May 26, 2022 - 7:30am

Speaking as someone who lost both parents to Covid during the second lockdown, who was kept from her mother’s deathbed, and who attended a funeral for 10 surrounded by duct tape – I find myself unmoved by the Sue Gray Report.

It’s not that I don’t think Boris Johnson is unfit for office — I thought that before he took office. And of course, it’s important how government officials behave and spend money, but we’ve known about Johnson’s special brand of squalor and extravagance since Wallpapergate (and before). Nor do I approve of throwing up on walls and carrying drinks in suitcases — I’m a schoolteacher. I’d like to call them in and phone their parents.

But it seems unlikely Johnson will resign. And focusing on the parties probably won’t bring Downing Street many new enemies, either. But it will bring back the atmosphere of authoritarianism and puritanism of lockdown: the focus on rules for their own sake; the demonisation of students; the removal of chocolate from supermarkets; the tracking of hill walkers with drones; the tsking at hard-breathing joggers; the making of hospital saints and covidiot sinners.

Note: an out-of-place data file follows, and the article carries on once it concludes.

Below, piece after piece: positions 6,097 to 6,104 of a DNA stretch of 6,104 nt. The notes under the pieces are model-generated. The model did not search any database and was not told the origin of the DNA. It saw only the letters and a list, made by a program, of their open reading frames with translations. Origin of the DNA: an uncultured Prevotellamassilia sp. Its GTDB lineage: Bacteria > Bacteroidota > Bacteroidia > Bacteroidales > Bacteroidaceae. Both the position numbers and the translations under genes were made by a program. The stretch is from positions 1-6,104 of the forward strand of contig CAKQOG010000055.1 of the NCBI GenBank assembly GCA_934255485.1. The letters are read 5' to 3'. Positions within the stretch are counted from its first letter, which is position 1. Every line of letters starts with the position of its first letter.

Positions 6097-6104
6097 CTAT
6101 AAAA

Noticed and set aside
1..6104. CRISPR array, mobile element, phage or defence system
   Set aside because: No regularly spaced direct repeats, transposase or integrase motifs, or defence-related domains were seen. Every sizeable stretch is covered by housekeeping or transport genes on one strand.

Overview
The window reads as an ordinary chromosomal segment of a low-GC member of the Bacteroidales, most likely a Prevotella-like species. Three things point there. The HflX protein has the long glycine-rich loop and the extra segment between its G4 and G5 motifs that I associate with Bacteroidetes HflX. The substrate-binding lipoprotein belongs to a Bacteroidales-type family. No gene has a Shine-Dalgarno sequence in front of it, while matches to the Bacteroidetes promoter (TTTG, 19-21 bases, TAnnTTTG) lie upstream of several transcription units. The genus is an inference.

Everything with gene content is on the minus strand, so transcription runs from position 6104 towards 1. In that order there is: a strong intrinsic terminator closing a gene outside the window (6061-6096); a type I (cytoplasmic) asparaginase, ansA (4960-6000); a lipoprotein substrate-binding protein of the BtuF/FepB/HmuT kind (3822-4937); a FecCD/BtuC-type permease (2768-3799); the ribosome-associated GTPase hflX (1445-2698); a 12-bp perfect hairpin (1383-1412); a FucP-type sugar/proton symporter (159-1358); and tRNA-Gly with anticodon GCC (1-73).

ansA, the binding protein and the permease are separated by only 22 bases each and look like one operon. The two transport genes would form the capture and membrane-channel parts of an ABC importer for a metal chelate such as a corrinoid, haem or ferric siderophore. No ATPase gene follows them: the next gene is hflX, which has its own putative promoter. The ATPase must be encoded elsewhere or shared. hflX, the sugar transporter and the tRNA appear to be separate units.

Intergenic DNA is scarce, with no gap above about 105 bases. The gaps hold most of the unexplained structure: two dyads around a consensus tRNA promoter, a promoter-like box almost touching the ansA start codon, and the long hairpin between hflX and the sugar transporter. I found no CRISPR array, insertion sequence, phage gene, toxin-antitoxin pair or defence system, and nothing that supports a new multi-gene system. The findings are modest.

Such strong binaries; such tides of condemnation. It worries me because I’m not sure how much it all helped my parents in the last year of their lives, and nor were they; and the more condemnation there is, the harder it is to ask.

Even writing down the question makes me want to set out more disclaimers. No, of course I’m not an anti-vaxxer. I’m fully jabbed up and so is everyone I’m related to. No, I’m not a doctor. No, I’m not a statistician. I don’t follow strange accounts on Twitter or wave graphs in people’s faces (I don’t even know how to read the graphs). No, I didn’t sign the Great Barrington Declaration (though my mum met Carl Heneghan once. He was writing an emergency prescription.) Absolutely, I wore a mask. So did my parents. We kept to the rules, and we just had a few questions about them. We wondered how it would all pan out.

The questions seem urgent, now. All around us are the tolls of the pandemic — in education, the economy, the health service, in our private and public lives — and we need to be able to talk about them with some sort of dispassion and discrimination. We need to talk about Covid as an illness, not a plague, and public health as public health, not a moral battle. We have to get over our personal conduct and the conduct of our neighbours and think about how useful it all was.

During lockdown we all went to live on the internet and imbibed its mixture of private and public. Now, it seems, we can only discuss policy in the same way. I have to introduce myself to the Covid debate by saying ‘Speaking as…’ . We are more interested in condemning Boris Johnson’s morals than his decisions. We have to do better than this. It would, excuse me, horrify my parents more than the Sue Gray Report.

Kate Clanchy is a poet, author, and teacher. Some Kids I taught and What They Taught Me is available now from Swift Press.